by watching spiders subdue their prey. To develop more effective
techniques, he also studied the anatomy of joints and tissues by
Yoshimitsus second son, Yoshikiyo, moved to the Kai region of
Japan and established the Takeda family and clan. The familys very
sophisticated fighting art was passed down through the Takeda group in
secrecy. Eventually this art took on the name of Daito-ryu
(or Daito-style). The title "Daito" is said to
come from the name of Yoshimitsus Daito mansion. It is also
attributed to a twenty-fifth generation Takeda retainer, Daito Kyunosuke.
Throughout the history of the clan, only a select few were allowed to
In 1574, after the Takeda clan was defeated in a war, Takeda
Kunitsugu fled to the Aizu region, bringing the art of Daito-ryu with
him. The art was still only practiced by a chosen few and was one of the
secret Aizu Otome-waza, a group of secret martial arts in Aizu.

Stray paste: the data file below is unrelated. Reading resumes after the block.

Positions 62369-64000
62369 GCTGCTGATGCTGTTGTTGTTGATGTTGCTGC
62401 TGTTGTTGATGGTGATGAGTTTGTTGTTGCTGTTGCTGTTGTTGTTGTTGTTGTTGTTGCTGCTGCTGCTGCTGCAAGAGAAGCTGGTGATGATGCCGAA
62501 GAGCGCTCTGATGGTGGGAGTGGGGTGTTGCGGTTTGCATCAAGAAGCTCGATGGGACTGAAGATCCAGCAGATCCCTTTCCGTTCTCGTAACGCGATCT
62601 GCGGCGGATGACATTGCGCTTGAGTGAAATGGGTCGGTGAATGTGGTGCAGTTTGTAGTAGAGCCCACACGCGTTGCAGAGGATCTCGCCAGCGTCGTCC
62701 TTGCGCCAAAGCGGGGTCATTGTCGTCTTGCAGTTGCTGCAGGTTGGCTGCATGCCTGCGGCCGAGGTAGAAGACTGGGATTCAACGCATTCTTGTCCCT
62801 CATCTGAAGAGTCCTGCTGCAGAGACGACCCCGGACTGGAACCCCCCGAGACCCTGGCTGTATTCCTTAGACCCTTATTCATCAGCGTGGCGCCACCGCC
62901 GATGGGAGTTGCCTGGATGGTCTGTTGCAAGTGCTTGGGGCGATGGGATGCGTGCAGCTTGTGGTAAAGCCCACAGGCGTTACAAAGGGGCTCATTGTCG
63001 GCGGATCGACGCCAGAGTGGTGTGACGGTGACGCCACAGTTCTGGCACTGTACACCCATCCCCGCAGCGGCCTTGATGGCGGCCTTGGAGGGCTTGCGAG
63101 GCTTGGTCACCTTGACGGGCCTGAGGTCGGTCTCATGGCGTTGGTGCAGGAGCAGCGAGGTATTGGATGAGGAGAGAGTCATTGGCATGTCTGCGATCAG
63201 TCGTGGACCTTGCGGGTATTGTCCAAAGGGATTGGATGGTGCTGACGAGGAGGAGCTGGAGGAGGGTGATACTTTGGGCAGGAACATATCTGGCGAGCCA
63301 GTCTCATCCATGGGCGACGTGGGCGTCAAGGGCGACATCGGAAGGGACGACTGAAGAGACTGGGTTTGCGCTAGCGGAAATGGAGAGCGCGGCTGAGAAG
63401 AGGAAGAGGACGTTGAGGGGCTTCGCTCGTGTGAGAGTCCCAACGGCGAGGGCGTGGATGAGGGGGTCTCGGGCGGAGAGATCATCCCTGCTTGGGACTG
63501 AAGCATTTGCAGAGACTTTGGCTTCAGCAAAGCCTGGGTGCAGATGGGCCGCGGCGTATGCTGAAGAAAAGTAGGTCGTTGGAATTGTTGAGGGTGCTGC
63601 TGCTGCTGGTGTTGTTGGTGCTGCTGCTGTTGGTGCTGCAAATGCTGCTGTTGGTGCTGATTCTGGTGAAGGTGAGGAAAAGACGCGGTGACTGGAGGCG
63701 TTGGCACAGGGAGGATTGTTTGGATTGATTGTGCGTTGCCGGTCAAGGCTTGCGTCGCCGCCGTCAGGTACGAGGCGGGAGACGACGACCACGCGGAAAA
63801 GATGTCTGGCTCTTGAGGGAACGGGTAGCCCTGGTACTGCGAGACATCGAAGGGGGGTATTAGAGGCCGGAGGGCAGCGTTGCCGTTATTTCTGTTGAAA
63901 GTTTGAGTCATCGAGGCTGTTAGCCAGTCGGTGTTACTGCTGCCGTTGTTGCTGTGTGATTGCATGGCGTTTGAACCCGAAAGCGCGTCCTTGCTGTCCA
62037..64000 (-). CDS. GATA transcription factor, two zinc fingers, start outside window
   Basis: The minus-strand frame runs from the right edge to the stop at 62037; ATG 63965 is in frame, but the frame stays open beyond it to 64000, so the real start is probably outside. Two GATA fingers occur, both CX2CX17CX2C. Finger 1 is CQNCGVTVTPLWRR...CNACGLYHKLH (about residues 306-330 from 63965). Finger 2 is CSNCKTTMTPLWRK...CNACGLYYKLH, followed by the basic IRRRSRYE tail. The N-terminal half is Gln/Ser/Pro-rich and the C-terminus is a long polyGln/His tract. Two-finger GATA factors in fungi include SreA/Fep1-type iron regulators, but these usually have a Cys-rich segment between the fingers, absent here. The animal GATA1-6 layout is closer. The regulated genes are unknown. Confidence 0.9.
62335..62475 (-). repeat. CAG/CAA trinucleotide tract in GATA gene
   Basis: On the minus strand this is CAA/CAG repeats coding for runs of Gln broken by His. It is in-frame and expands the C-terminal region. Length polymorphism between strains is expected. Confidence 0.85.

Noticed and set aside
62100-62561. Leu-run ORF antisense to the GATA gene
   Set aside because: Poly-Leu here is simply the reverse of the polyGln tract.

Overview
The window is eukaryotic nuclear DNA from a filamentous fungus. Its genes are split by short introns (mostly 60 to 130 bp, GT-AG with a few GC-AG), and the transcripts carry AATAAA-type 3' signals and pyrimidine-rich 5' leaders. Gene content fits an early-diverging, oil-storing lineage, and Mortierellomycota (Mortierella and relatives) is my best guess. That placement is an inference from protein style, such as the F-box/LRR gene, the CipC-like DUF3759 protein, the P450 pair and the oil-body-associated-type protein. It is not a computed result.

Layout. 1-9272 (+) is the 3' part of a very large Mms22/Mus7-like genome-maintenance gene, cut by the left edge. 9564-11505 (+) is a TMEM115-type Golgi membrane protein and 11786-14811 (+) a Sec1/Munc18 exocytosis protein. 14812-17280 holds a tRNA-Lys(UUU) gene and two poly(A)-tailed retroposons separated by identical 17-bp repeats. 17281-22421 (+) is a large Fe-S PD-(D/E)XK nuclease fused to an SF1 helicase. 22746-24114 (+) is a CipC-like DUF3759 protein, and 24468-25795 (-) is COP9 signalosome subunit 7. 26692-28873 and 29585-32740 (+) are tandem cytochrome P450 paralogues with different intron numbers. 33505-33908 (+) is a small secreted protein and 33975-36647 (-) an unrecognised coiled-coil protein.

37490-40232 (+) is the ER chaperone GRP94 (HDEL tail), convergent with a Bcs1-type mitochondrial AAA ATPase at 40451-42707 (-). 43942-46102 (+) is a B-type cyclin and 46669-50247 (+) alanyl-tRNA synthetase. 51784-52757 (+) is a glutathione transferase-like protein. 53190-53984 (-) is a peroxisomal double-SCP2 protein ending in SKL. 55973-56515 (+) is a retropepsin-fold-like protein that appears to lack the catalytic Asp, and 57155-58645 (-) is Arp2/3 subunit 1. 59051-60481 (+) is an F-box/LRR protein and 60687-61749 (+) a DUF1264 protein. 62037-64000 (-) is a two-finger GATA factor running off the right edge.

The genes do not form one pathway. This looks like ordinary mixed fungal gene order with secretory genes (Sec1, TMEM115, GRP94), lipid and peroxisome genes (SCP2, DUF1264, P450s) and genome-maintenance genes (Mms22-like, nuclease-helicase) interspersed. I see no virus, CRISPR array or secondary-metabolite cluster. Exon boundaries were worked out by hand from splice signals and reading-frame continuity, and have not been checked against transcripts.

Eventually called Daito-ryu Aiki-jujutsu, it was to remain
completely unknown to the general public until three centuries later.
In the late nineteenth century, as Japan was evolving from a feudal
Samurai culture to a more Westernized modern society, a descendent of
the Takeda family, Takeda Sokaku, brought Daito-ryu to the public for
the first time in nearly a thousand years.
Takeda Sokaku traveled through Japan demonstrating Daito-ryu and
refining his techniques through actual combat by challenging other
martial artistsor anyone willing to fight. He finally settled in
Hokkaido to teach his secret techniques. Takeda Sokakus
descendants still follow his example and continue to teach Daito-ryu
Aiki-jujutsu today at their Daitokan Dojo in Abashiri, Hokkaido.